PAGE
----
Winner of the William G. Bowen Prize Named a "Triumph" of 2018 by New York Times Book Critics Shortlisted for the 800-CEO-READ Business Book Award The untold history of the surprising origins of the "gig economy"--how deliberate decisions made by consultants and CEOs in the 50s and 60s upended the stability of the workplace and the lives of millions of working men and women in postwar America. Over the last fifty years, job security has cratered as the institutions that insulated us from volatility have been swept aside by a fervent belief in the market. Now every working person in America today asks the same question: how secure is my job? In Temp, Louis Hyman explains how we got to this precarious position and traces the real origins of the gig economy: it was created not by accident, but by choice through a series of deliberate decisions by consultants and CEOs--long before the digital revolution. Uber is not the cause of insecurity and inequality in our country, and neither is the rest of the gig economy. The answer to our growing problems goes deeper than apps, further back than outsourcing and downsizing, and contests the most essential assumptions we have about how our businesses should work. As we make choices about the future, we need to understand our past.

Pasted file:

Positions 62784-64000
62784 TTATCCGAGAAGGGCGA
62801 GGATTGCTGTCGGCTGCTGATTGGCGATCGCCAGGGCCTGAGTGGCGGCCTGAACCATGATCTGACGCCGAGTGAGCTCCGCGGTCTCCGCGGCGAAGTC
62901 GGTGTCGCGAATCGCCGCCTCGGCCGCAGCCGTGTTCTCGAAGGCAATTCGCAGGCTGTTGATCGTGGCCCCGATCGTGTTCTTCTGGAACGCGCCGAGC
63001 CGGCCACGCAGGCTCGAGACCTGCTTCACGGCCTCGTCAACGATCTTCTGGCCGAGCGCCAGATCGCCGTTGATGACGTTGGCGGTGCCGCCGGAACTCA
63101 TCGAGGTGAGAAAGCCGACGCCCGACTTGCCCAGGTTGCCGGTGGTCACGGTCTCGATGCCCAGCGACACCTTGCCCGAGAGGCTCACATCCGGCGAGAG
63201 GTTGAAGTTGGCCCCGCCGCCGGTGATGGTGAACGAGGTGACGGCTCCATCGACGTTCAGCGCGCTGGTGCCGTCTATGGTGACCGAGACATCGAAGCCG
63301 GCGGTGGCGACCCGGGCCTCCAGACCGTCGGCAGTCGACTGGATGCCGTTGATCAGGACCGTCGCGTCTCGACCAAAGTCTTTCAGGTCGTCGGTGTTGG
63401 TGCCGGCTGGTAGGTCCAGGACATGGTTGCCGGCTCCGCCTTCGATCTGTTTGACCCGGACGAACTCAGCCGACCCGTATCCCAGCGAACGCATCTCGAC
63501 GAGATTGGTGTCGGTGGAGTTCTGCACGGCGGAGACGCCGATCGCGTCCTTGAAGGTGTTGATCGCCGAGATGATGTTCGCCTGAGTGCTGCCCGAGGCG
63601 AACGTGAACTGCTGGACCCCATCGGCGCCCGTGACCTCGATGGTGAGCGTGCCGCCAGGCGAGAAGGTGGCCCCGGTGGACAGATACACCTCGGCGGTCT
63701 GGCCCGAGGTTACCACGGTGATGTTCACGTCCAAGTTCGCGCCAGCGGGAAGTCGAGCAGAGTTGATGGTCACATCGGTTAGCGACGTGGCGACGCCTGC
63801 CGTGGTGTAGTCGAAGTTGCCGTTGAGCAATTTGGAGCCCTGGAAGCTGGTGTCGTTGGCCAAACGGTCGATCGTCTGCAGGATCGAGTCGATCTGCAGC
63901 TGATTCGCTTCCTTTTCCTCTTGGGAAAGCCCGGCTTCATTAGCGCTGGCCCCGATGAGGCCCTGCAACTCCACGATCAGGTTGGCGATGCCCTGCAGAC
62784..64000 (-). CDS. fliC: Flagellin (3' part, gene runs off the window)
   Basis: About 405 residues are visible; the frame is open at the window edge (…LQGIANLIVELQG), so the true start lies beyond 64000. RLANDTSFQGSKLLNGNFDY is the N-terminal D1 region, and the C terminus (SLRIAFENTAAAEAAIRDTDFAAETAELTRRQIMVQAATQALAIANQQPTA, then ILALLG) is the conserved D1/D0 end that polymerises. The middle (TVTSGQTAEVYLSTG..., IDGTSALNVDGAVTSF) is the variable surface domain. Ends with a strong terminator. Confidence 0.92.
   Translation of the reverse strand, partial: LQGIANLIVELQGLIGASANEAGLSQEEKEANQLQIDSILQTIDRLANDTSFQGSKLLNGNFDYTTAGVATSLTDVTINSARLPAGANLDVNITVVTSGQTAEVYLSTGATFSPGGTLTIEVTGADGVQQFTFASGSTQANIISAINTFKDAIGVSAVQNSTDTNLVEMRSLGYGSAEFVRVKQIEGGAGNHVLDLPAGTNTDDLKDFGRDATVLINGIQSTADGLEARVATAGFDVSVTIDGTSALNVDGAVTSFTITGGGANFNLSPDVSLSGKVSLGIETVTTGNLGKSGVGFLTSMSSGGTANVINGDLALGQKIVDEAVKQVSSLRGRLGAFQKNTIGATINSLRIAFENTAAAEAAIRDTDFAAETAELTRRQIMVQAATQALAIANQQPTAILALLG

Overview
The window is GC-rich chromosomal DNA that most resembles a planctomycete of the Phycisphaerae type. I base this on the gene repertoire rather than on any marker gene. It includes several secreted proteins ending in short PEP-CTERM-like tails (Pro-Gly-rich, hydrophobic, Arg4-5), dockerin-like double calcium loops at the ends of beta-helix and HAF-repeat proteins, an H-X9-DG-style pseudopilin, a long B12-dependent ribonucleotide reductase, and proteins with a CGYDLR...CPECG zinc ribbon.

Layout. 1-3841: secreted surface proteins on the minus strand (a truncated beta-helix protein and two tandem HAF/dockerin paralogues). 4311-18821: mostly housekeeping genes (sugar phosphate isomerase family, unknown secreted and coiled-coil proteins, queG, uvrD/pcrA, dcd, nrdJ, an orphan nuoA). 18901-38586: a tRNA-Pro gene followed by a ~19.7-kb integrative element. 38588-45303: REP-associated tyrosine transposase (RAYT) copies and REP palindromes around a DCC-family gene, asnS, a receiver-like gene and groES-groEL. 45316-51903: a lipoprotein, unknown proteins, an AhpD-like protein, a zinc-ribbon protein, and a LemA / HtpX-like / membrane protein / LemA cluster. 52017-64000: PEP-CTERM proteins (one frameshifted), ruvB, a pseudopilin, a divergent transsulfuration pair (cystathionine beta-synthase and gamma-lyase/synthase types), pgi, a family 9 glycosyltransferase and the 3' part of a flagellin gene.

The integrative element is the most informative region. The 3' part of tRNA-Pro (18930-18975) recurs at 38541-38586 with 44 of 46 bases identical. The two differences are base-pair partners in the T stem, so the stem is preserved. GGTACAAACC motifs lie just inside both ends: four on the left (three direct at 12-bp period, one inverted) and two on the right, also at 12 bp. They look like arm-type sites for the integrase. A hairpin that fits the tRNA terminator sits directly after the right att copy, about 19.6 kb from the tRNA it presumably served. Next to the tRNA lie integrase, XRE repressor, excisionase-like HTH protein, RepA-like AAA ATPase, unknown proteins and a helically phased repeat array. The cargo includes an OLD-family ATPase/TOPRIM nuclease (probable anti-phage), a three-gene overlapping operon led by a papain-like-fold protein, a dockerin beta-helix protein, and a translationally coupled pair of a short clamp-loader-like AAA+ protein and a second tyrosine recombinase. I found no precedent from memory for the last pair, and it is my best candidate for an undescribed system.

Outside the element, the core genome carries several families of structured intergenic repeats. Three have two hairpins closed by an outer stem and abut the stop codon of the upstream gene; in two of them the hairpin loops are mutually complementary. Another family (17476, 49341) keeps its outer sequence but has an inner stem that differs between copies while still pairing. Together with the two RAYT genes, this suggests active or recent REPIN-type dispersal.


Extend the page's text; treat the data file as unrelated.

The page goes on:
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“Hyman’s examination of the evolution of work is thorough, thoughtful, and sympathetic, importantly not excluding the people—immigrants, minorities, women, and youth—largely ignored in the ‘American Dream’ model for employment once all but guaranteed to white men.”